By Derek Randel
My nine year-old son, Brett, was sitting at dinner last night playing with his food. I could tell something was wrong. Finally, he let it out, “I thought I wouldn’t be picked on, at least for the summer.” It turns out that he was being bullied again at day camp.
I contacted the camp director and informed him of what Brett told me. His response was, “We didn’t see anything so there is nothing we can do.” If I understand this correctly, at least one of his campers is scared to return to camp and he says there is nothing he can do about this situation? This is not acceptable. I believe there is a lack of concern at the administrative level and a lack of training and support for the counselors.
Most camp counselors are high school or college students. How much do they know about recognizing, addressing, and preventing bullying? Many people believe bullying is something that happens to all children and we’re just making a fuss over this. They will get over it, right? Maybe we should just tell them to grow up and handle it? Wrong. Adults shouldn’t be ignoring it. We need to stop the “boys will be boys” mentality.
Here are a few guidelines addressing issues so you as the parent, can become proactive, not reactive. It is important that you are your child’s advocate.
Signs Something Might Be Wrong
Discuss these areas with your child and their counselor if you suspect he/she is being bullied.
1. Notice if he always seems very hungry. Maybe someone is taking his lunch or lunch money.
2. Does he have a fear of going to certain activities? There is a reason he may have this fear: it could be his dislike for the activities, he may not be confident about the craft, or possibly, he is being bullied.
3. Does he have missing belongings or torn clothes? You may want to look at whether this is his normal pattern or completely out of character. How often does this happen? Does he have lots of bruises or cuts?
4. Does he play alone or with friends while at camp?
5. Does he have stomachaches, headaches, anxiety, sleeplessness, depression, and flashes of anger or hostility? Does he need to see the camp nurse often?
Options for Parents and Counselors:
Our job as parents, teachers, and counselors is to provide tools for our children to handle bullying. Empowering your camper to handle each situation is the best way to get involved. We want the victim to know that the bullying is the problem, not him. He has the right to feel safe and secure at all times.
Tips for Counselors:
1. Talk to the campers about feeling safe. This is the easiest place to start, but most do not do this. Encourage the child to report any bullying incidents to you.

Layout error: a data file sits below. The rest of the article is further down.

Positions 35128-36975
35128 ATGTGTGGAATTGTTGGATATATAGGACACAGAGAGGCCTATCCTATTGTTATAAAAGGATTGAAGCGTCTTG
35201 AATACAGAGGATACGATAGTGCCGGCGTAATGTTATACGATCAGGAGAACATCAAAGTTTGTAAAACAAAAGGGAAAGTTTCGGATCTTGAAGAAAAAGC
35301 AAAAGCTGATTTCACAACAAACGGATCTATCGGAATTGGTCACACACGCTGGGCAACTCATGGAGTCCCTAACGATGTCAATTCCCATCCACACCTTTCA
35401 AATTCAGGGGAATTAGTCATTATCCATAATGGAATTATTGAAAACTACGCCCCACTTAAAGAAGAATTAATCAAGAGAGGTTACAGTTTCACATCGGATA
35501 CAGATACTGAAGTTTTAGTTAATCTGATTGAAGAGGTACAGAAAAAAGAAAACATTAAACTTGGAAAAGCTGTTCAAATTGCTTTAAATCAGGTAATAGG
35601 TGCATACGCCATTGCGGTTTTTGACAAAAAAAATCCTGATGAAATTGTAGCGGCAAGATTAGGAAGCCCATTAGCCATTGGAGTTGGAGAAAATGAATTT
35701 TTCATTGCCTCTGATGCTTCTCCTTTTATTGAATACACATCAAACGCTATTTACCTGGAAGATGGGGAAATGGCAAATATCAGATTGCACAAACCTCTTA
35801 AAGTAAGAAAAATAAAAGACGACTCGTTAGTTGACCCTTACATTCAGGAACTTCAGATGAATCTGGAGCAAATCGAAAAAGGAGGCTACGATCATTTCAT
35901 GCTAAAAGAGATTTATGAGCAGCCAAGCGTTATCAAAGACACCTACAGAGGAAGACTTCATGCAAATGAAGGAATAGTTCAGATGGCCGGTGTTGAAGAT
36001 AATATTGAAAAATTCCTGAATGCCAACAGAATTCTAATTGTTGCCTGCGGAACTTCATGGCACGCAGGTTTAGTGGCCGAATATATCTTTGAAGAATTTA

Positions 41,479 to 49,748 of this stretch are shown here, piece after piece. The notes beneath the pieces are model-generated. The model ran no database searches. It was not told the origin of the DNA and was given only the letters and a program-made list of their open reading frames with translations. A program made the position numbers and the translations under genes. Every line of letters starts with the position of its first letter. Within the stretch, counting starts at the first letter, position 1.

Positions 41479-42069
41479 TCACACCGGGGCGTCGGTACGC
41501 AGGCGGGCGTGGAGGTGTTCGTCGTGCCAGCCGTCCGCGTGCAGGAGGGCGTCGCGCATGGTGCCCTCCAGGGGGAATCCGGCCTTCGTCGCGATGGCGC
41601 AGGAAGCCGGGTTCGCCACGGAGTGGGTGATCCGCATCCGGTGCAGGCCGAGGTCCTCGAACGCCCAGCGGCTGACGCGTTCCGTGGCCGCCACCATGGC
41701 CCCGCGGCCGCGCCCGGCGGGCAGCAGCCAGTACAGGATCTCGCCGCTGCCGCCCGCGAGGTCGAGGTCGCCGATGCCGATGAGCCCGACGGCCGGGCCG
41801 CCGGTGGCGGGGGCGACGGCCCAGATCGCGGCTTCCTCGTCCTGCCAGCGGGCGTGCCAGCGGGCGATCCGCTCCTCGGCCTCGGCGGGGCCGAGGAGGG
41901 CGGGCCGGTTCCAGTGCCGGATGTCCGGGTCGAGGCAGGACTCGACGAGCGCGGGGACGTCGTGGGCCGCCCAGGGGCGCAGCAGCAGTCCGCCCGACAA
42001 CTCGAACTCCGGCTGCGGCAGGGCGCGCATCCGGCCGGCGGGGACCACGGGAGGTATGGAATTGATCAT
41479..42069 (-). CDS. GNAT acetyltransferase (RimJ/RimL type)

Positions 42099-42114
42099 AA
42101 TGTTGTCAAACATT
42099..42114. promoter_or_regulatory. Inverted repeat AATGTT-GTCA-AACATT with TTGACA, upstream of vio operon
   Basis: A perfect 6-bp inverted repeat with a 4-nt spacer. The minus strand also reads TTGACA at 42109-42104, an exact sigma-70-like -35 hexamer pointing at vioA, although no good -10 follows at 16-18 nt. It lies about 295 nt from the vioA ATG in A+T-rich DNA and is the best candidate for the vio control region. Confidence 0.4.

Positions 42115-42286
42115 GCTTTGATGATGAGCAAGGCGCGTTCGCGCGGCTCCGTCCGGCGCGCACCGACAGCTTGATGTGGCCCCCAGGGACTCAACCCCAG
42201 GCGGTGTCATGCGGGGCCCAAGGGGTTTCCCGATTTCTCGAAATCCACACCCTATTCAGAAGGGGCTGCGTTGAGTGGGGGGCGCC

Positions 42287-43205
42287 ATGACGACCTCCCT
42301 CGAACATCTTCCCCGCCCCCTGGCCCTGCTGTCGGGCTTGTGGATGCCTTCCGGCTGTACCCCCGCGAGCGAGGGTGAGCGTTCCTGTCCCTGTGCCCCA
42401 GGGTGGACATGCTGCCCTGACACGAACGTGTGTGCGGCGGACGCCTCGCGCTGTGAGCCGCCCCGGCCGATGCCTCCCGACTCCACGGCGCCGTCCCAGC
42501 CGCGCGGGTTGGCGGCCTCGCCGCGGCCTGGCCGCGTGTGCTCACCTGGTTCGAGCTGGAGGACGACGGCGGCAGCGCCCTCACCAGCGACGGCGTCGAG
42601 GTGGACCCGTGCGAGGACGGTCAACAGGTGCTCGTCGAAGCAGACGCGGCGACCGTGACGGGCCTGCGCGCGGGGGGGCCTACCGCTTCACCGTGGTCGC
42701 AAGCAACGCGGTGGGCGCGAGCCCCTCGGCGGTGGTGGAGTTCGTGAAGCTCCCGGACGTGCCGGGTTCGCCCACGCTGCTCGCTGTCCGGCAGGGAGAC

2. Validate your camper’s feelings. It is normal for the victim to feel hurt, sad, and angry.
3. Ask the camper how they have tried to stop the bullying.
4. Coach the camper in alternatives: playing in a different place, playing a different game, staying near a counselor, and looking for new friends. Avoidance can also be an excellent strategy.
5. Encourage the child to seek help from all camp personnel including the support staff.
6. Do not ignore the camper’s reports. Ignoring them sends the wrong message.
7. Teach about self-respect. A good topic for open discussions is: why does someone else’s opinion of you count more than your own?
8. Give numerous positive comments to the campers.
9. Avoid labeling or name-calling. Model the behavior you want. Counselors must model desired behavior. Hazing, name-calling and making fun of campers cannot be permitted.
What to Look for in a Summer Camp
We want our children to feel wanted, safe, and successful at camp. Here are a few items to discuss with the camp director before signing your child up.
1. Do they give the campers a survey on bullying problems? This is a good way to find out what is really going on.
2. Ask about camp supervision of children. This has been found to be of prime importance. Low levels of camp supervision, particularly on the playground, locker rooms, and in cabins, need to be addressed.
3. The camp climate needs to be one of warmth and acceptance of all campers. Counselors’ attitudes toward aggression, their skills with regard to supervision and abilities to intervene can change how campers react to each bullying situation. How much training do the counselors receive?
4. Counselors have reported that locker rooms are prime locations for bullying. How many counselors are placed in the locker areas? There needs to be at least two because one counselor shouldn’t be in the locker room or showers alone with campers.
5. Good communication between the camp and parents is very important. How often do the counselors talk with the parents?
6. Does the camp have group discussions about bullying? This topic needs to be out in the open.
7. How does the camp staff address bullying incidents? Do they talk with the bully and victim separately or together? It needs to be done separately.
8. Do they monitor the behavior of the bully and the safety of the victim on a camp-wide basis? All personnel need to be involved. If the counselors are not aware of who is bullying whom, then how will they be able to watch specifically for the bully or the victim.
Just like in schools, bullies must be held accountable for their actions. Counselors must set limits and boundaries without using idle threats if they want to be taken seriously. Parents must ask their camp directors about their counselors’ training. If you’re uncomfortable with their answer, then there is always another camp for your child. Summers are supposed to be fun.
This guest post is by Derek Randel who runs stoppingschoolviolence.com a resource for those who seek academic success without fear.
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